By Kim Robson:
A groundbreaking new study published last month in the journal Science shows that ocean life is facing an
unprecedented level of damage and possible mass extinction. A team of scientists analyzed data from hundreds of sources, including discoveries in the fossil record and statistics on modern container shipping, fish catches, and seabed mining, creating a clearer overall picture of the ocean’s health. Much of this data already existed but had never been analyzed side by side.
“We may be sitting on a precipice of a major extinction event,” said Douglas J. McCauley, one of the study’s authors and an ecologist at the University of California, Santa Barbara.
Humans are harming the oceans far more than we realized. Some ocean species have been heavily overharvested, leading to the rapid influx of fish farms, which are expected to provide most of the fish we eat within the next 20 years. But even greater damage results from large scale habitat loss. Coral reefs, for example, have declined by 40% worldwide, not in small part due to climate-change-driven warming.
Carbon emissions are altering the chemistry of seawater, making it more acidic. “If you cranked up the aquarium heater and dumped some acid in the water, your fish would not be very happy,” said Malin L. Pinsky, a marine biologist at Rutgers University a co-author of the report. “In effect, that’s what we’re doing to the oceans.”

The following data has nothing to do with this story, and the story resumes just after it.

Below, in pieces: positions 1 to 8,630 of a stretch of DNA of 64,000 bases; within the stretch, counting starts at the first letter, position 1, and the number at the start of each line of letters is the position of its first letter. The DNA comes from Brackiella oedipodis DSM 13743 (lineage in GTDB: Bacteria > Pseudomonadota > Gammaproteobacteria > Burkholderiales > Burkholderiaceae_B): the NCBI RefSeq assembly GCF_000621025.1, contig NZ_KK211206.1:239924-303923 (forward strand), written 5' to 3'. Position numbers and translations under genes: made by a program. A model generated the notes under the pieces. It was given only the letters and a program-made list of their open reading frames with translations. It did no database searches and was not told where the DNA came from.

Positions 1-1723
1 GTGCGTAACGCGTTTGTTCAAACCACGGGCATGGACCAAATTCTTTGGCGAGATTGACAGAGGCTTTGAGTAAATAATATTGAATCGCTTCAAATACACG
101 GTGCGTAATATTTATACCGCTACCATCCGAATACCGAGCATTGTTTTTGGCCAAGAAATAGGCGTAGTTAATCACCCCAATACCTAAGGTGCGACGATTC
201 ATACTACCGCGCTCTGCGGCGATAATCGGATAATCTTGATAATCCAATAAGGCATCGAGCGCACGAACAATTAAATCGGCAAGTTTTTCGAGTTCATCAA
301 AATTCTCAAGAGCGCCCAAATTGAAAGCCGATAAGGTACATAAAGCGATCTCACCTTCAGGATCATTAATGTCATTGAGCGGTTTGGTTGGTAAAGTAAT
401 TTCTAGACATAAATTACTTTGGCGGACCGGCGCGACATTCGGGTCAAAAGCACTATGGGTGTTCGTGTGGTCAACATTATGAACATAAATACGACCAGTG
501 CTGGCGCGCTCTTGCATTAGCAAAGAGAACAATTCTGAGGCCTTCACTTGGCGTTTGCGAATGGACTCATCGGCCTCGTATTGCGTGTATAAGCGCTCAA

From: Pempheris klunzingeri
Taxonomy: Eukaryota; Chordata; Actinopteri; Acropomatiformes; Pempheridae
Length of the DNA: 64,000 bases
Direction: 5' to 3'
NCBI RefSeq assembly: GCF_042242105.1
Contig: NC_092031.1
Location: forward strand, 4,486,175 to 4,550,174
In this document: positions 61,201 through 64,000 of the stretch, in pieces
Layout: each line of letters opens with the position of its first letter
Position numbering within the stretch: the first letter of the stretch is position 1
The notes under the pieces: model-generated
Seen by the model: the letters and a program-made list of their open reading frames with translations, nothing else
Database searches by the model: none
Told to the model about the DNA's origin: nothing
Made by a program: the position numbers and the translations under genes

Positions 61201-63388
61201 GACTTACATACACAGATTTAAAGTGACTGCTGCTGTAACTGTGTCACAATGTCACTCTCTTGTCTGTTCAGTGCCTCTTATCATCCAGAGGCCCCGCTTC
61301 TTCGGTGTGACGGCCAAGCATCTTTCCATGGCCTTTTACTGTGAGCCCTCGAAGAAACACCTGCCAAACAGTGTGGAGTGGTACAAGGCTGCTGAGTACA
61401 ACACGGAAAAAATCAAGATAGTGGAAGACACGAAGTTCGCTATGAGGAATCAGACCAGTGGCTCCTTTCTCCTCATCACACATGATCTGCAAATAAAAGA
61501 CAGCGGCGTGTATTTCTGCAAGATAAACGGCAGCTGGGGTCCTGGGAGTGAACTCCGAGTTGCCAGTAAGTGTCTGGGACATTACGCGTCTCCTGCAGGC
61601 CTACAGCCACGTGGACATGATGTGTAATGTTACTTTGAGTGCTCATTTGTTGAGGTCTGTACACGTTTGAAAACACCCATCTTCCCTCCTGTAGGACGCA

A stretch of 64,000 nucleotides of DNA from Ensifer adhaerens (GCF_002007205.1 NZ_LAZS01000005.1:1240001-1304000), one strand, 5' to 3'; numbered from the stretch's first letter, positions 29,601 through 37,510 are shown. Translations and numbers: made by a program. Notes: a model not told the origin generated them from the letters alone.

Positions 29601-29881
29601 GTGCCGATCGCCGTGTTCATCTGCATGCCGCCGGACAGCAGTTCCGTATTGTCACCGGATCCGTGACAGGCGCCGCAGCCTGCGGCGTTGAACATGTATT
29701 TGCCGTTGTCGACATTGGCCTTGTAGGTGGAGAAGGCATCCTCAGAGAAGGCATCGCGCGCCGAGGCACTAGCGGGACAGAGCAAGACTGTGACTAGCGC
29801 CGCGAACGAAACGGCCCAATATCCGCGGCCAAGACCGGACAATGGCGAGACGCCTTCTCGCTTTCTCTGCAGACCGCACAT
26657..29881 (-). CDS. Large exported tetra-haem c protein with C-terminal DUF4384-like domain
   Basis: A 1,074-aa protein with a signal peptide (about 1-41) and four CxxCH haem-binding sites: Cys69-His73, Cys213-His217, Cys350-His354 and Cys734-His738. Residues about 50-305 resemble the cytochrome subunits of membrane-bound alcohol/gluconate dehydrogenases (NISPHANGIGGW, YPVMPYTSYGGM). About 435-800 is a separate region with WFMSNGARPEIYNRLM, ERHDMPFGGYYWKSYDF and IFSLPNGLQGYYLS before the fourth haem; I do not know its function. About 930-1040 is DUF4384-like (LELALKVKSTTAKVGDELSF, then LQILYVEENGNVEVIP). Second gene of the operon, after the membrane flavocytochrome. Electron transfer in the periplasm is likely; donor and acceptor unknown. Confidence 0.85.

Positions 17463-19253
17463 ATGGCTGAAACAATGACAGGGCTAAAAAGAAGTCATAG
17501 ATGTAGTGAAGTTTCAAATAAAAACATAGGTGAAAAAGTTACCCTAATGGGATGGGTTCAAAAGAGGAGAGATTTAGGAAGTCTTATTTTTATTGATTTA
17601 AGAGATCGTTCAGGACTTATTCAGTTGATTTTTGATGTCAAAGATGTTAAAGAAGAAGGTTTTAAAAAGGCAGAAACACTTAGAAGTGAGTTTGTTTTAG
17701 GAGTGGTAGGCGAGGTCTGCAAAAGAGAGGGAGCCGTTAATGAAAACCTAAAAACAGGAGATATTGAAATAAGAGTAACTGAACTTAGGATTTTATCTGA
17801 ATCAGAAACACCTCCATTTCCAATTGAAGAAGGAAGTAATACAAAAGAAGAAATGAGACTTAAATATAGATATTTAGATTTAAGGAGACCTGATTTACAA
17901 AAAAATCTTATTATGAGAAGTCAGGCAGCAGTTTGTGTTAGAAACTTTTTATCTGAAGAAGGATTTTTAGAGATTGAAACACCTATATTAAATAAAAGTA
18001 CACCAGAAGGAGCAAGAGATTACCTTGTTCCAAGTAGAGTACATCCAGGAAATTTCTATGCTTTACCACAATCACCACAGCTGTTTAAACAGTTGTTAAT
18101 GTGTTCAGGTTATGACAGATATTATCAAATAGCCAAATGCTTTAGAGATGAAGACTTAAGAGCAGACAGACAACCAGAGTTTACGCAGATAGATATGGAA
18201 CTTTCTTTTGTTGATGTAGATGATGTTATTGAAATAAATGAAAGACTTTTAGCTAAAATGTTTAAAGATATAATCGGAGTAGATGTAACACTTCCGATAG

Bottom trawlers employ large nets to scrape the sea floor, virtually sterilizing 20 million square miles of seabed and destroying sections of the continental shelf. While it’s a victory that whales are no longer widely hunted, they now are suffering collisions more often with container ships.
Mining operations also have the ability to destructively transform the ocean environment. Seabed mining contracts now encompass 460,000 square miles of underwater land, up from zero in 2000. Seabed mining would ruin unique and fragile ecosystems, and introduce pollution to the deep sea.
Some species are already migrating to cooler waters. Black sea bass, once common off the coast of Virginia, have begun appearing up north in New Jersey. Less fortunate species may not be able to find new ranges. Marine reserves will have to be designed with climate change in mind, so that species escaping high temperatures or acidity will be able to find a place to go. “It’s creating a hopscotch pattern up and down the coasts to help these species adapt,” Dr. Pinsky said.
Over the past 500 years, biologists have recorded 514 animal extinctions on land. But documented marine extinctions are far more rare. Nonetheless, the fossil record shows that global disasters have wrecked the seas in the past. Many of the marine species that have become extinct or endangered depend on land for survival — for example, seabirds that nest on cliffs, or sea turtles that lay their eggs in beach sand.
Luckily, there is still time for humans to halt the damage, Dr. McCauley noted, if we implement effective programs limiting ocean exploitation. “There are a lot of tools we can use,” he said. “We better pick them up and use them seriously.” Compared with the continents, the oceans are still wild enough to bounce back to ecological health.
Limiting ocean industrialization to specific regions could allow threatened species to recover in other ones. Slowing extinctions in the oceans will mean reducing carbon emissions, not just adapting to them. “We’re lucky in many ways,” remarked Dr. Pinsky. “The impacts are accelerating, but they’re not so bad we can’t reverse them.”